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'GAZETTEER OF PERSIA. VOL. III.' [‎15r] (34/982)

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The record is made up of 1 volume (487 folios). It was created in 1910. It was written in English. The original is part of the British Library: India Office The department of the British Government to which the Government of India reported between 1858 and 1947. The successor to the Court of Directors. Records and Private Papers.

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Layard says the tribe of Gunduzlu of Khuz'stan is a branch of tlie Afshar
tribe. They were found here by Nadir Shah and compelled by him
to return to the north of Persia, but on his death they again went back
to their former pastures. Before their deportment by INadir, the Afshars
occupied the greater part of the province of Khuzistan to the foot of the
great chain of mountains, and even the country now inhabited by the Ka’b
Arabs, where Dauraq was their principal settlement. The Bakhtiari
were confined to the mountains, and the Afshars were generally sufficiently
powerful and united to oppose them with success if they ventured into the
plain. The Gunduzlu now number 1,500 fighting-men, and acknowledge
the supremacy of the Bakhtiari Chief.
The Afshars are also found round lake Urumich and in the district of Sain
Kaleh in the south-east of the province of Azarbarjan. In the latter the
title was disputed by the Chardaurl tribe, with whom they are in conse
quence in a constant state of feud.
gheil, who commanded a regiment of Afshars of Urumieh, says they
are the wildest and most turbulent lot in Persia, always quarrelling, robbing,
and getting drunk. Nevertheless, they had fine physiques, and had the
making of very excellent soldiers in them.
They have the character in Persia of being officious and loquacious
flatterers.
Abbott mentions coming across encampments of Afshars at several
places on his route from Bam to Shiraz.— fMoner; MaZcoZm; Layard;
Sheil; Abbott; Napier.)
AFZAR— Lat. 28°. 15/ N. Long. 53.° 10/ E. Elev.
A district of Ears, lying south-east of Shiraz and FIruzabad. It pro
duces wheat, barley, tobacco, gram, dates, and cotton.—(Ross.)
AGHA (JAZlRAT-UL-)—L at. 31°. 23' 40" N. Long. 48°. 47'. 30" E. Elev.
An island in the river Karun, opposite Zuwieh.—{Foreign Dept.
Gazetteer, 1905.)
AGHA JARl (1)—
A tribe of Hindlan district (q.v.).
AGHA JARl (2)—
A sub-division of the Pusht-i-Kuh sections of the Kuhgalu tribe inhabit
ing a tract near Behbehan in {Baring.)
AH-ABAD—Lat. Long. Elev.
A village of Ears in the plains of Marvdasht, about 30 miles north-east
of Shiraz.— {MacGregor.)
AHMAD AW AND (H AM AWAND)—
A predatory tribe inhabiting the Turko-Persian frontier near Khaniqln,
well mounted and well-armed (for the most part) with Peabody-Martini
rifles. The Ahmadawand Baitowl furnish 100 cavalry to the territorial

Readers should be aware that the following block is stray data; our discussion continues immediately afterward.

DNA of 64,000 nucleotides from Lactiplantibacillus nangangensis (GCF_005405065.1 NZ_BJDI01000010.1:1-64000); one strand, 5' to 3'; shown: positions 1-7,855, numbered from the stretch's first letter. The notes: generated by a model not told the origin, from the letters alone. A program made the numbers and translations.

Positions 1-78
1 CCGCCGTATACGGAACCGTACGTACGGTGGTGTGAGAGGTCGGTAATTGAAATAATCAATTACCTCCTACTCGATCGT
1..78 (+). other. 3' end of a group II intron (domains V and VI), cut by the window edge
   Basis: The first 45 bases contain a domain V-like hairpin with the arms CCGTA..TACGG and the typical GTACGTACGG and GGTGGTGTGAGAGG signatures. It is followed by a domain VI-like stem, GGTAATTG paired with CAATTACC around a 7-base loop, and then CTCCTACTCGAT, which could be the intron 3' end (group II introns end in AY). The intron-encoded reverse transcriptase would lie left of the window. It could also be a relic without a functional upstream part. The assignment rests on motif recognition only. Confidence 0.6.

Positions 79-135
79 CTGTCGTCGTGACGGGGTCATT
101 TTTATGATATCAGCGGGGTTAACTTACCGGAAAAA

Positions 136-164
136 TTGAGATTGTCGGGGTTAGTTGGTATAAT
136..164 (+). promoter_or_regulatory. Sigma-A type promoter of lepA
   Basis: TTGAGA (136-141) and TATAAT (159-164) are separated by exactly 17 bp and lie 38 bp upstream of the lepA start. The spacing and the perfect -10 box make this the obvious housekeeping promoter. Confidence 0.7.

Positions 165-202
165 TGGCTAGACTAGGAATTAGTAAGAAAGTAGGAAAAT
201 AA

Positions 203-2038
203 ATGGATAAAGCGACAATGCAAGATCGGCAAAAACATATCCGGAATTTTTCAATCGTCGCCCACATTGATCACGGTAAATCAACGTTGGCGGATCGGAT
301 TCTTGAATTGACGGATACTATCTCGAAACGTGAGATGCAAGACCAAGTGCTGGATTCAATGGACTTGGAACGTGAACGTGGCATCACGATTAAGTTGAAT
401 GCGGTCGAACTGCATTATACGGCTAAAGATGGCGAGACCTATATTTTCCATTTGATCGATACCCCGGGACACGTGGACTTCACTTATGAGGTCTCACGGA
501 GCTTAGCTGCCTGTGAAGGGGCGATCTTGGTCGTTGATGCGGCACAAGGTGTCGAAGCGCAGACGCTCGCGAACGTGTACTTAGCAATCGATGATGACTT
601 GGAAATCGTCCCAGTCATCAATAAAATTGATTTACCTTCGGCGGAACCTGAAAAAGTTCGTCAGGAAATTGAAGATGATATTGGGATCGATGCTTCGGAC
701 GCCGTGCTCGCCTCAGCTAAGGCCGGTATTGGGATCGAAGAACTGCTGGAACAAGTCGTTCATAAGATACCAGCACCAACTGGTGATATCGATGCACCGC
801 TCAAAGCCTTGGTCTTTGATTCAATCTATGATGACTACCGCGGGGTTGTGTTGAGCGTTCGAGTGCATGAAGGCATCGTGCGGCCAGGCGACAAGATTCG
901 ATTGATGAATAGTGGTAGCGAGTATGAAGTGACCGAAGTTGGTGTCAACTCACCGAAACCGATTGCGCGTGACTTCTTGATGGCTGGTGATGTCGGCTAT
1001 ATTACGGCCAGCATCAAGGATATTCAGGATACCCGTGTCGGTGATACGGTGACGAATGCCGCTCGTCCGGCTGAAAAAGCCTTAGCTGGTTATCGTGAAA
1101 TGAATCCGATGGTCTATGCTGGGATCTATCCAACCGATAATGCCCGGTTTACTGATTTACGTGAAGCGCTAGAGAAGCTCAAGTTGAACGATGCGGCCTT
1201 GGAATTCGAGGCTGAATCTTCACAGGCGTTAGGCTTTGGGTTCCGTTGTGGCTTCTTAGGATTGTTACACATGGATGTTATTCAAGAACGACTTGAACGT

force of Kirmanshah.— T. C. Plowden.)

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Content

The item is Volume III of the four-volume Gazetteer of Persia (1910 edition).

The volume comprises that portion of south-western Persia, which is bounded on the west by the Turco-Persian frontier; on the north and east by a line drawn through the towns of Khaniqin [Khanikin], Isfahan, Yazd, Kirman, and Bandar Abbas; and on the south by the Persian Gulf Historically used by the British to refer to the sea area between the Arabian Peninsula and Iran. Often referred to as The Gulf or the Arabian Gulf. .

The gazetteer includes entries on villages, towns, administrative divisions, districts, provinces, tribes, halting-places, religious sects, mountains, hills, streams, rivers, springs, wells, dams, passes, islands and bays. The entries provide details of latitude, longitude, and elevation for some places, and information on history, communications, agriculture, produce, population, health, water supply, topography, climate, military intelligence, coastal features, ethnography, trade, economy, administration and political matters.

Information sources are provided at the end of each gazetteer entry, in the form of an author or source’s surname, italicised and bracketed.

The volume contains an index map, dated July 1909, on folio 488.

The volume also contains a glossary (folios 481-486).

Compiled in the Division of the Chief of the General Staff, Army Headquarters, India.

Printed at the Government Monotype Press, India.

Extent and format
1 volume (487 folios)
Physical characteristics

Foliation: the foliation sequence for this description commences at the front cover with 1, and terminates at the inside back cover with 489; these numbers are written in pencil, are circled, and are located in the top right corner of the recto The front of a sheet of paper or leaf, often abbreviated to 'r'. side of each folio. Pagination: the volume also contains an original printed pagination sequence.

Written in
English in Latin script
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'GAZETTEER OF PERSIA. VOL. III.' [‎15r] (34/982), British Library: India Office Records and Private Papers, IOR/L/MIL/17/15/2/2, in Qatar Digital Library <https://www.qdl.qa/archive/81055/vdc_100034842504.0x000023> [accessed 12 November 2019]

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